Aren’t we lucky that we had to live through a pandemic in 2020? Because I’m sure this has been quite different than living through the pandemic of 1918, or the plagues of 1665 or 1346. Well, I think it was very similar in that our human tendencies have not changed much but very different in terms of our chance for survival and in our ability to stay connected and even keep major parts of our economies going.
I think humility was the key this year. Being an immigrant from Venezuela keeps me humble. I don’t experience the suffering of Venezuelans in the abstract: I know how much my aunt, my uncle, my cousins are struggling. I’ve said this before: to be a Venezuelan in the 21st century is to live in chronic heartbreak. And as expected, the pandemic compounded every other tragedy Maduro’s regime has brought onto its people.
At the beginning of 2020 Venezuelans were already experiencing widespread hunger and child malnutrition, an ongoing mental health crisis, and a refugee crisis. Then the pandemic hit and now people are also facing a deadly virus in a place where hospitals are barely functional and where there is barely any running water. It is all so cruel. And unacceptable and preventable.
I live here in Canada, safe and sound. I think about this a lot and this year I thought about it even more. Immigrants are usually a very grateful lot and this year I continued to give thanks and give thanks and give thanks for what I have.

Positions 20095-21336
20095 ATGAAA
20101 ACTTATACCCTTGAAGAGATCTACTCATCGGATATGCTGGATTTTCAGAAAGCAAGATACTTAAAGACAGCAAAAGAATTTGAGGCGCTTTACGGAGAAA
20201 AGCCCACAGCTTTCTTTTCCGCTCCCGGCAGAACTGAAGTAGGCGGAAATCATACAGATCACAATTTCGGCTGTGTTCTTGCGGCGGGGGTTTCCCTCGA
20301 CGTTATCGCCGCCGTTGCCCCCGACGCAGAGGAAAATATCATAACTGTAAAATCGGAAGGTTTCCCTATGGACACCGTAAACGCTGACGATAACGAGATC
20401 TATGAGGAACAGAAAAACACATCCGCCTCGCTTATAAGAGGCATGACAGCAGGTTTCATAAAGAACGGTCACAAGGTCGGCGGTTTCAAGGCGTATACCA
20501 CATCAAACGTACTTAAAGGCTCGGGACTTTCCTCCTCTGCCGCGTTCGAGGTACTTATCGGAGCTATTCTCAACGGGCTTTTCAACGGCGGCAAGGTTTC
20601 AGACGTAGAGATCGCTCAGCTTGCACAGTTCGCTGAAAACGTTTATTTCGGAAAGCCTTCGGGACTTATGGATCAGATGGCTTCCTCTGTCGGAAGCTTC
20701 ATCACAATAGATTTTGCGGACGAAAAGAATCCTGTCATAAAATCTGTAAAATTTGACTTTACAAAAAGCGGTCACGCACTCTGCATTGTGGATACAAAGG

This year was a test of our beliefs, our resilience. It was a test of our gut reactions and a revealer of our greatest needs. It was a test of our ability to hold off meeting those needs. Thank you 2020. Bye-bye 2020. I pray for and keep in my heart all of those who died this year of Covid-19. It was not their time to go.
I pray for and keep in my heart all those who lost their livelihoods, who suffered from depression, or who saw their mental illness intensify this year. I’m an immigrant, middle-class, aspiring writer mom and this is my record of what it was to live in this year of the pandemic.
And because this is a blog about the things we love, here are a couple of lists of what kept me going this year. Here’s to 2021; I know we will be wiser, kinder, more selfless, and compassionate this time around.
Books I Managed to Read But Mostly Books I Bought or Were Gifted to Me in the Hope of Reading
Trick Mirror, by Jia Tolentino
Tiny Beautiful Things, by Cheryl Strayed
Uncanny Valley, by Ana Wiemer
Catch and Kill, by Ronan Farrow
A Journal of the Plague Year by Daniel Defoe
All the Names They Used for God, by Anjali Sachdeva’s
Mexican Hooker #1, by Carmen Aguirre
The Book of Negroes, by Lawrence Hill
Le chat janus, by Lyne Gareau
How We Fight for Our Lives, by Saeed Jones
Divided Loyalties, by Nilofar Shidmehr
Dragonfly in Amber, by Diana Gabaldon
Over the Top, by Jonathan Van Ness
Black Futures, edited by Kimberly Drew and Jenna Wortham
Wave, by Sonali Deraniyagala
Torch, by Cheryl Strayed
The Storm of Wars, by Kate Williams
Becoming Queen, by Kate Williams
Purple Hibiscus, by Chimamanda Ngozi Adichie
These and so many more, mostly unread, so here is my promise to myself for 2021: to read and think about and review as many of these books as I can.
Podcasts I loved and that Saved Me From Complete Cultural Isolation
The Daily, the New York Times (currently embroiled in radio world controversy)
Front Burner, CBC
Keep It, Crooked Media
Art History for All, with Allyson Healey
The Great Women Artists Podcast, with Katy Wessel
Dressed: The History of Fashion, iHeart Radio
Switched on Pop, Vox
Outlandercast, by Mary & Blake
WTF with Marc Maron
Still Processing, the New York Times
Today in Focus, The Guardian
Show Your Work, Lainey Gossip
Aqui hablamos todas, Caracol
You’re Wrong About (current obsession), hosted by journalists Michael Hobbes and Sarah Marshall
Featured Photo: The trees of our nearby park, Central Park, hiding in the fog on December 24, 2020